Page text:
The unexpected death of one of the Woodland Park Zoo’s three elephants last Friday has left her supporters mourning and reignited the debate about their continued captivity in Seattle.
Watoto, an African elephant who was taken from the wild at the tender age of two, has been on display at the zoo for more than four decades.
She was found down and unable to get herself up when zookeepers arrived at work early that morning. According to a statement from the zoo, they tried to lift her with cloth straps and later with heavy machinery but were unsuccessful. Her health continued to deteriorate and the zoo made the “difficult decision” to euthanize her.
Her tragic death leaves two Asian elephants – Bamboo, 47, and Chai, 35 – behind and adds to the controversy that has surrounded the the zoo for years.
Elephant advocates, and organizations including In Defense of Animals (IDA) and Friends of Woodland Park Zoo Elephants, have long argued that all three suffer from physical and psychological problems as a result of captivity and being kept in an inappropriate climate in an outdated enclosure that’s too small for them. Concerns had also been raised about mixing two species, denying Watoto the companionship of her own kind for her entire life. Last year, the zoo appeared on IDA’s list of the Ten Worst Zoos for Elephants for the seventh time.
Even with more than two dozen zoos having closed their elephant exhibits and the ongoing problems with captivity that were brought to light by a scathing Seattle Times investigation, the Woodland Park Zoo has continued to defend keeping them there and announced a seriously misguided five-year plan earlier this spring that would involve spending about $3 million to modify the facility – which was designed in 1986 – and, shockingly, adding yet more elephants. It also announced plans to move Watoto to another zoo by the end of the year, refusing to even consider sending her to a sanctuary.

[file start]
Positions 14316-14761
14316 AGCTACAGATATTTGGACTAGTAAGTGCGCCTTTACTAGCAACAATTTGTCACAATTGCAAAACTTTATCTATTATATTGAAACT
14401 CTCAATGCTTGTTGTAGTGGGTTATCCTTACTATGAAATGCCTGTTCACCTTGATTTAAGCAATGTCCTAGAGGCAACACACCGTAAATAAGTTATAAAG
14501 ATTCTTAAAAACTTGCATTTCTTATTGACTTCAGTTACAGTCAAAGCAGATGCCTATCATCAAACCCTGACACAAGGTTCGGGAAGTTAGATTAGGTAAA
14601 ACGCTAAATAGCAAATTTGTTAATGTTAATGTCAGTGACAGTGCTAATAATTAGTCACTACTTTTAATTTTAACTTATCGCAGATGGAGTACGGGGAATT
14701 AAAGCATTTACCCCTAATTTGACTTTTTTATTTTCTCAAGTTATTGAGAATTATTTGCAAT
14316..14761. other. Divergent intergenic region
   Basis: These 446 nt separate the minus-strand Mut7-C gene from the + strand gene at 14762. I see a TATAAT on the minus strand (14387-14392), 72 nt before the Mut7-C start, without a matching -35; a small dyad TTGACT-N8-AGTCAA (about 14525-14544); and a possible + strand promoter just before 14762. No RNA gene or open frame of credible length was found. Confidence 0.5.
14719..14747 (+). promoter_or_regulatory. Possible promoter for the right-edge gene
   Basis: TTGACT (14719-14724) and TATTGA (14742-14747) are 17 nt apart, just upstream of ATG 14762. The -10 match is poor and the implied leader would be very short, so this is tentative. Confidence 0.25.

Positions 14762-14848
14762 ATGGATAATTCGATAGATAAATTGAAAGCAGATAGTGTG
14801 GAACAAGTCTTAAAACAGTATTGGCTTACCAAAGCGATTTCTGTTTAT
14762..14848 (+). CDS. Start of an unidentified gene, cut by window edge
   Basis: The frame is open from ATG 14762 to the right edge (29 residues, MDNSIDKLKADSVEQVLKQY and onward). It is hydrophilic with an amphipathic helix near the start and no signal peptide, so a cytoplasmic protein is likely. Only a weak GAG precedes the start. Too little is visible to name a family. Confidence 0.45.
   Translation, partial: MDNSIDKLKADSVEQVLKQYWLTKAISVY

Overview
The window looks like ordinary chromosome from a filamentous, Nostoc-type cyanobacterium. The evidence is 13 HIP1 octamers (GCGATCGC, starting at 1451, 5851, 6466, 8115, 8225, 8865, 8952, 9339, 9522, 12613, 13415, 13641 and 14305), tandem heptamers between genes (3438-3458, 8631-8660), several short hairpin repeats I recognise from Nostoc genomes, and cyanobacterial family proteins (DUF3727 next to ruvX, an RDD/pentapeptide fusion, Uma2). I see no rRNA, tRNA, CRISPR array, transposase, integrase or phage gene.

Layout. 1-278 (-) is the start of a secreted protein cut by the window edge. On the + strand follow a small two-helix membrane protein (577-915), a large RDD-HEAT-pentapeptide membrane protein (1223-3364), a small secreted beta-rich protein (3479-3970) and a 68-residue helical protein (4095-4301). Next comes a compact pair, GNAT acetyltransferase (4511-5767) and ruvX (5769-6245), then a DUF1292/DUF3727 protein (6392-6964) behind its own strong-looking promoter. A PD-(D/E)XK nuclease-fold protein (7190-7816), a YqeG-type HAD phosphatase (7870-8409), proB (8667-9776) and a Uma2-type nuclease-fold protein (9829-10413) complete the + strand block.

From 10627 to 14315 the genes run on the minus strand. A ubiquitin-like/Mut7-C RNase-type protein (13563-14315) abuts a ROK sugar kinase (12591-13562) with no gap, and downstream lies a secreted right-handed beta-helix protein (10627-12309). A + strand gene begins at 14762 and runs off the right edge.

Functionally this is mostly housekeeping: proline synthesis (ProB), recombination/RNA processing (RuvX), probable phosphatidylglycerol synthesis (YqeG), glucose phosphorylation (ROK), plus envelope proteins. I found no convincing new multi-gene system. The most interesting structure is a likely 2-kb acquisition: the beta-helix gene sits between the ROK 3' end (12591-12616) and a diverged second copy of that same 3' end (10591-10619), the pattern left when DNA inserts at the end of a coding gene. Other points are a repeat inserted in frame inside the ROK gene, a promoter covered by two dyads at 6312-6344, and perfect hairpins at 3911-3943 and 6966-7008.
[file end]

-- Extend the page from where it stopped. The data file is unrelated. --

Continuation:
In the midst of a lawsuit surrounding the zoo’s lack of transparency, elephant advocates filled a city council meeting last month wearing orange in an effort to urge the council to send Watoto to a sanctuary, not another zoo where she would be forced to live in another inappropriate enclosure.
In a statement released Friday, Seattle’s Mayor Ed Murray expressed his condolences, and said “At the same time, I do believe that today’s news should reopen a dialogue in this city about the proper habitat for elephants.”
Friends of Woodland Park Zoo Elephants hope that Watoto’s death will not be in vain and that it will do more than just reopen the conversation about keeping elephants at this particular zoo. Instead they hope that it that will help fuel calls to get the zoo to do what it should have done a long time ago: send its elephants to a sanctuary where they can live out their days in peace, in a more appropriate environment.
Watoto may have been denied freedom from the zoo while she was here on this earth, but it’s not too late to do the right thing for Bamboo and Chai.
Please sign and share the petition urging the Seattle City Council to exercise its authority to have Bamboo and Chai retired to a sanctuary.
Photo credit: Thinkstock
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